Train test splitting base on the time axis

Taking into account windows — Anomaly Detection labeling

Anomaly Detection methods are commonly in use when supervised learning is not possible. Highlighting places where the data doesn’t behave in its normal ways, hiddenly assuming that such an anomalous behavior can indicate a higher likelihood of events of interest. Consider, for example, operational data like servers monitoring; the hidden motivation for applying anomaly detection tools here will be the assumption that anomaly alerts can indicate the existence of operational issues. But how to measure that assumption? How to correlate anomalies to failures? Moreover, as many operational issues will lack a clear input -> output relation (bad query can lead to database latency which can lead to the latency of a server which can finally lead to edge devices being stuck, but it’s difficult to draw the line towards the bad query which started it all). A possible solution would be to mark ‘relevance windows’ around target events, enabling us to measure if a given set of anomaly alerts could indicate them. It will be especially useful in order to tune the anomaly detection algorithms, deciding how critical an alert is, and in order to rank the importance of acknowledging these alerts. In our operational data example, we can highlight two main window types –

  • Pre-windows; sudden incidents (power is down). Anomalies are likely to appear soon after the target event (the downtime).
  • Post-windows; evolving incidents (servers upgrade generated deadlocks which eventually led to a downtime). Anomalies are likely to appear before the target event (the downtime), denser and denser as we get closer to it.

Such target correlations can be the main measure of how useful an anomaly detection tool is. Keep in mind though, that the results will highly depend on meta choices such as target events window size.

Two target window to correlate different incident types

Labeling state while trying not to be too late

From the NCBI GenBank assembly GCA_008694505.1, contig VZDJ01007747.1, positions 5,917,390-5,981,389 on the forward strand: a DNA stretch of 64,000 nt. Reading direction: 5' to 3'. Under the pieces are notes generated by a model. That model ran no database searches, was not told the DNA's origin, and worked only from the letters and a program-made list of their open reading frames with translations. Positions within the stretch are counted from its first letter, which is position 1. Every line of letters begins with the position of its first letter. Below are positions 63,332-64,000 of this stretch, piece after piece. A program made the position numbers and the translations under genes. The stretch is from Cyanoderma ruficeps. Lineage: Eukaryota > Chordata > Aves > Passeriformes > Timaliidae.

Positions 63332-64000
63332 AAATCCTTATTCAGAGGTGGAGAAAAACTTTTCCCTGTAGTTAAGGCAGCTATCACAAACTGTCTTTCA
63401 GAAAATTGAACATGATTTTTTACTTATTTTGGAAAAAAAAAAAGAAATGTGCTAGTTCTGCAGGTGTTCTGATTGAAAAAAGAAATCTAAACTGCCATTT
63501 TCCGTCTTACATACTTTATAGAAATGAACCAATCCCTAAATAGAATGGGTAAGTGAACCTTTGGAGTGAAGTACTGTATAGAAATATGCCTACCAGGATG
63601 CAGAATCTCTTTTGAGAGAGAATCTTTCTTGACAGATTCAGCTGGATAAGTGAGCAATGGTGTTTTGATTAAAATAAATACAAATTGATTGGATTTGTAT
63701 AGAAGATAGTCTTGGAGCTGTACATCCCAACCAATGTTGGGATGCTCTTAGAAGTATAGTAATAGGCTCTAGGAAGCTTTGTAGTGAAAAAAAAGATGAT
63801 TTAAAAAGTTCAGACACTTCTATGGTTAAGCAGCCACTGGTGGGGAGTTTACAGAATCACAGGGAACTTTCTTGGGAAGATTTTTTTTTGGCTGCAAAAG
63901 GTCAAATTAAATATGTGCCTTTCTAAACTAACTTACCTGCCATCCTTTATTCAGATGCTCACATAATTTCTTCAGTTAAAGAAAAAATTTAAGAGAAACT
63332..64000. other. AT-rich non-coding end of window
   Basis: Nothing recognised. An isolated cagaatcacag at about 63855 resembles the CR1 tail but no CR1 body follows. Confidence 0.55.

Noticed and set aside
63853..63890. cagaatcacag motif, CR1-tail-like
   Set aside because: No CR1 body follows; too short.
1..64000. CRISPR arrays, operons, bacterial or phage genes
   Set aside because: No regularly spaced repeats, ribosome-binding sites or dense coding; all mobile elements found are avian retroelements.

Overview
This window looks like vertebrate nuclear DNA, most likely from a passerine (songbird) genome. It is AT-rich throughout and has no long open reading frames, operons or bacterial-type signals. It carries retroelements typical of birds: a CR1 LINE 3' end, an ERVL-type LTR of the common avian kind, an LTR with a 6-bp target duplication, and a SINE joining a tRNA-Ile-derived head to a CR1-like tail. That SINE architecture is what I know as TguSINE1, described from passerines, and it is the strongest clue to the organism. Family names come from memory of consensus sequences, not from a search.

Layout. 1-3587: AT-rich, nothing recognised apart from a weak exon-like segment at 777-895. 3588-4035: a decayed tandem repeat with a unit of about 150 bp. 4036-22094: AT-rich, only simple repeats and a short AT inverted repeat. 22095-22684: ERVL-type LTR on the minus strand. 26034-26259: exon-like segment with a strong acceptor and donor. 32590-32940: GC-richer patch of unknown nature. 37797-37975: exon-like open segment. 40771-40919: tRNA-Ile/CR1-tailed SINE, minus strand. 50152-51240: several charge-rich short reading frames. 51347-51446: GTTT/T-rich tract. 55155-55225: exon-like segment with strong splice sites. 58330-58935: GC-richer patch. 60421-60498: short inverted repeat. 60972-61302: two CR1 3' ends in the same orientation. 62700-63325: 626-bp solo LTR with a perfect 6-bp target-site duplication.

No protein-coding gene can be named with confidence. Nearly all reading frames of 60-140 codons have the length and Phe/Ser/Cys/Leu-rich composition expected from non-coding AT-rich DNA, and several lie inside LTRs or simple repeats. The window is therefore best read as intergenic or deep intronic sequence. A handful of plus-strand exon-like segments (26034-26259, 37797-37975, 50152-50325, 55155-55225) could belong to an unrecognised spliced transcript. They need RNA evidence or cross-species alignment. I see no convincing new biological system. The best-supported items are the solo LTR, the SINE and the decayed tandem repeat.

Another common temporal use case is to predict the state. Consider, for example, that we want to predict a customer state to auto-detect the ones which are likely to churn. Usage matrices are commonly the number 1# feature for that need, but how should we handle them? Different customers will have different lengths of historical values. Relying on aggregations (to make all customers’ historical values of the same size) can miss inner-aggregation insights (like sub-patterns that are not visible on the aggregated POV). Relying on fixed-size windows highly depends on the window size; too long windows can affect the ability to detect short churn, and too short windows can be too fuzzy, generating many false positive alerts. A common practice will be to set a minimum valuable time span, such as a quarterly usage frame as the population POV. The next question would be how to choose these quarters for the train population; customers’ initial quarter can be biassed towards the fact it takes time to fully utilize new products, customers’ last quarter (before churn) can be biassed towards the fact they are already in the middle of transitioning elsewhere. Such choices are even more critical given that our main motivation was to prevent churn, and if we are good only at highlighting churn candidates the minute before they leave (at an un-savable point in time), then our solution won’t be of any use. A common technique to verify the settings in use is to check how beneficial the output was — given that X ‘in risk to churn’ alerts were generated, for how many of them the churn was prevented. Keep in mind, though, that such a solution will require us to avoid an important, relevant pitfall — the hidden feedback loop; Assuming that following the previously mentioned advice, we decided to periodically retrain our model, on train cycle t+1 the data state may be affected by the model cycle t; ‘no churn’ scenarios can be due to reach-out teams successfully preventing churn using our alerts. Meaning that our updated data state can confuse the model, having scenarios that in the past indicated churn but not anymore (since now having the churn alerts). The solution should be, starting from retraining step #1, to add as a feature if an alert was made and what actions were taken following it to make it visible for the later model retrain iterations.